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Derby road bike?

Old 01-06-13, 10:19 PM
  #1  
jhboyy7
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Derby road bike?

hey guys im new to the bike scene i started this summer with a univega activa sport and crashed and bent my fork so since then i have been building up bikes starting with the univega and thena sain trapper but now i need a new one cuz im getting taller i found a really nice one on craigslist sadly i have no clue what its worth and i cant find any information on it please help.

http://losangeles.craigslist.org/sgv...527564140.html
it says its a derby lightwieght racer 58cm its got shimano 600 componets and the shifters are on the ends of the handle bars wich i have never seen. ive looked on google and found nothing
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Old 01-06-13, 11:30 PM
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Your link doesn't work but I found the bike anyway. It appears to be made of Reynolds 531 steel. Nice looking bike for $140.00

The bar end shifters were originally designed so that sprinters could change gears while in the drops. But, the design quickly found favor in with the touring bikes.
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Old 03-19-19, 11:39 AM
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I too have a Derby lightweight racer that I found about 4 years ago. It's been hanging from the rafters of my back porch. It was made in Japan, It looks to be 1970's if I had to guess. It's a 10 speed with Shimano 600 rd, Shimano Tourney brakes, 27" Araya wheels and bar end shifters. Except for this site, I have not been able to find any information on this bike. It seems to be a bike of decent quality. It also has chrome forks, Reminds me of a 1973 Schwinn Voyageur I once had. Any info would be welcome. Thanks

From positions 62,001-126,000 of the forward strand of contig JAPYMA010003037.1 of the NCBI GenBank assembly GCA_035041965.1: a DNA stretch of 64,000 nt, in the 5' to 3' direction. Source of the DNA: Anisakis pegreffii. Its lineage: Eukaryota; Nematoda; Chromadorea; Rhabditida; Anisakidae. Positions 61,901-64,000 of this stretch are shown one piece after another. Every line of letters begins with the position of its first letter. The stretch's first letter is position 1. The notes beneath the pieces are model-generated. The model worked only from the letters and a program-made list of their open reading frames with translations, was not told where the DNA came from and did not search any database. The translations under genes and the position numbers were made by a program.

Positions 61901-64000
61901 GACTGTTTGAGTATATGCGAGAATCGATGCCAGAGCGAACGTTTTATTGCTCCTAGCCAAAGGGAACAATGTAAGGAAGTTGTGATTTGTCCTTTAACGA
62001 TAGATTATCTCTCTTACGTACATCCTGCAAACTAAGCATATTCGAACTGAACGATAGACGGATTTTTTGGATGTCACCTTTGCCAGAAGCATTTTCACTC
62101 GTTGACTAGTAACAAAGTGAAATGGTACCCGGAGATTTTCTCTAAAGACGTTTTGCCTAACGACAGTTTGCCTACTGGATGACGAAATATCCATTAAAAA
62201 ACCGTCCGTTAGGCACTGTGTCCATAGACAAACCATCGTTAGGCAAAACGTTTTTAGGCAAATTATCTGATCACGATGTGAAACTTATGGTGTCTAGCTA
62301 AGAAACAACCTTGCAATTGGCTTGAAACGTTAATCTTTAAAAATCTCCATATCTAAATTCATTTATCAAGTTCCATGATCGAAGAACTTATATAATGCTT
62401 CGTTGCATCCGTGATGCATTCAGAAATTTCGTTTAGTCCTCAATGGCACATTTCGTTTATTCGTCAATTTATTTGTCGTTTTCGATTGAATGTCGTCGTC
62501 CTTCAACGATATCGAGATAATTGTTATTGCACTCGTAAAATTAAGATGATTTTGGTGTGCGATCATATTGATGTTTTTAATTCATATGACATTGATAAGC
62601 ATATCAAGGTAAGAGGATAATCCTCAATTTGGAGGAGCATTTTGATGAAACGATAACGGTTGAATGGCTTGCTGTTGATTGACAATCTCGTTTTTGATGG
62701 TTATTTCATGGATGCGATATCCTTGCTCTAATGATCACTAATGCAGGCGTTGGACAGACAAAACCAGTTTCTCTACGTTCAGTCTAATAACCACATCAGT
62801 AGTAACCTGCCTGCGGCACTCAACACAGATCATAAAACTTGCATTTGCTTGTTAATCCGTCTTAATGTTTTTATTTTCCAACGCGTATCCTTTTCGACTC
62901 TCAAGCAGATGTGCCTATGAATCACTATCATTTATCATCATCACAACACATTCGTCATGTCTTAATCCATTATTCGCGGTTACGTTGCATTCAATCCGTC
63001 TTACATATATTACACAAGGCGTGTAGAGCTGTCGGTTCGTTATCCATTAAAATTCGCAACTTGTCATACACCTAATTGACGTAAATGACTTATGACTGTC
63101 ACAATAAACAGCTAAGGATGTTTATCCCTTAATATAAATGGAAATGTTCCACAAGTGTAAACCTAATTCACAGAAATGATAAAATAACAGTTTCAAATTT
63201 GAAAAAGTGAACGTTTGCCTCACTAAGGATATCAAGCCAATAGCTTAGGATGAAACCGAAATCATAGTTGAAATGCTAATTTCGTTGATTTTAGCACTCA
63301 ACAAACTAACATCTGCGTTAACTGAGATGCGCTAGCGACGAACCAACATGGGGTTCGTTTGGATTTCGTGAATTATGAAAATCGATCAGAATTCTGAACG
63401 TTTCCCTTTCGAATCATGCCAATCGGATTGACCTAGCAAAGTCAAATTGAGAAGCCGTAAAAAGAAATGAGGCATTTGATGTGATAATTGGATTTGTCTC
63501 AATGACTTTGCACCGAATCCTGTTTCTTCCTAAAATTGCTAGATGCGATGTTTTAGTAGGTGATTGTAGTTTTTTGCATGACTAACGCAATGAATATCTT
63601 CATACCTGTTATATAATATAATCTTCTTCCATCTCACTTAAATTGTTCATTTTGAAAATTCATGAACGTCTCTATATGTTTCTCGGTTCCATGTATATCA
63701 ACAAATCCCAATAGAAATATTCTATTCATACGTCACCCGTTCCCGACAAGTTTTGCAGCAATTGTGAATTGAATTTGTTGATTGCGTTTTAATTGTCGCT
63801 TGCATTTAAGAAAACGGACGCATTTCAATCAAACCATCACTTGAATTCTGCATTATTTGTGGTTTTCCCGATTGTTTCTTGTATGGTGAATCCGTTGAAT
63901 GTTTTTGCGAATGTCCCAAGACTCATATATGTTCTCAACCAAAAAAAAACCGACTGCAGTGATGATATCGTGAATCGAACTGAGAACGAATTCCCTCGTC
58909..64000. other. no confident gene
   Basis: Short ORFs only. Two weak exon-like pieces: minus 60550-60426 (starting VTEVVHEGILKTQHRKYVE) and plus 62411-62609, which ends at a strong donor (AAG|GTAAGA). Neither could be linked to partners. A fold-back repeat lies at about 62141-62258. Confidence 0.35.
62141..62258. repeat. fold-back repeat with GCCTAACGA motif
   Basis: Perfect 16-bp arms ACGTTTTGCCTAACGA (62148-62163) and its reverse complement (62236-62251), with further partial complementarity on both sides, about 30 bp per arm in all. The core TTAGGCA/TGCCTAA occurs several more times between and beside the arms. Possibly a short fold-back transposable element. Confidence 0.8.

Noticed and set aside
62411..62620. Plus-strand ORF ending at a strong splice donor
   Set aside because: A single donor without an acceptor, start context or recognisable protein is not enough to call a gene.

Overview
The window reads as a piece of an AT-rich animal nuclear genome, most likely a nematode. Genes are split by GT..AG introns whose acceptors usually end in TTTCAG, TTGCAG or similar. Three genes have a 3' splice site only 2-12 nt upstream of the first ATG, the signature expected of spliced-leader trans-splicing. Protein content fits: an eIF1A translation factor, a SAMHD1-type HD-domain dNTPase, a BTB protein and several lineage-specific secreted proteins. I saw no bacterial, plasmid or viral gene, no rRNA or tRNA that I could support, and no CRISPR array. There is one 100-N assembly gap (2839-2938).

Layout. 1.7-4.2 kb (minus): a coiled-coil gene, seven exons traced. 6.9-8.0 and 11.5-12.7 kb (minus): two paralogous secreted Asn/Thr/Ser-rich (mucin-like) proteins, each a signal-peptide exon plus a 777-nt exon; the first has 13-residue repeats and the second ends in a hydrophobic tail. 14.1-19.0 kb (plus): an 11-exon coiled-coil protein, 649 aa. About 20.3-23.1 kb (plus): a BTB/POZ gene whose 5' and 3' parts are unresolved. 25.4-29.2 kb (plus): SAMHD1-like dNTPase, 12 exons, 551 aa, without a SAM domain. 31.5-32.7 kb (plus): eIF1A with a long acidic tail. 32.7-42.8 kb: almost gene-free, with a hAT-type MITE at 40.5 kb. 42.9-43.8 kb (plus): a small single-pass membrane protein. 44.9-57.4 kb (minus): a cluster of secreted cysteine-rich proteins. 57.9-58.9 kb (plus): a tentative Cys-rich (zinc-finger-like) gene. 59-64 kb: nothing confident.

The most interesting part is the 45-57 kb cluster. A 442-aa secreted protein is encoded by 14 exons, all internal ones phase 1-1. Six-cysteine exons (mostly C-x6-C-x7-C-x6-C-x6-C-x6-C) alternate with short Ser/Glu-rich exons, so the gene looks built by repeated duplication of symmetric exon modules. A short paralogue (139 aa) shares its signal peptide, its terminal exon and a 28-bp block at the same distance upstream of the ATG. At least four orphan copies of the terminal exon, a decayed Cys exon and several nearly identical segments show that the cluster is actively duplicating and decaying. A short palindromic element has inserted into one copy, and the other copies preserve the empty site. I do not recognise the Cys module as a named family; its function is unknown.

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Old 03-19-19, 11:54 AM
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-----

IIRC our @T-Mar has written of the Derby badge.

I "think" he said it belonged to a chain store but can no recall which one...

-----
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Old 03-19-19, 01:33 PM
  #5  
T-Mar
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Derby was the bicycle brand of Windsor-Lloyd, a company that appears to have specialized in aftermarket automotive products, primarily lubricants but also fan belts, spark plugs, ignition coils, etc. The company dates back to at least the 1930s with the bicycle brand dating back to at least 1938. I'm not aware of a store chain with which they were associated, so they may have supplied mom & pop type garages.

Shimano 600, if OEM, would place it no earlier than 1975. Mid-1970s would also be consistent with Tourney brakes. It sounds lower mid-range. Any tubing decals? Pictures may help. The serial number may allow us to determine the exact year and manufacturer,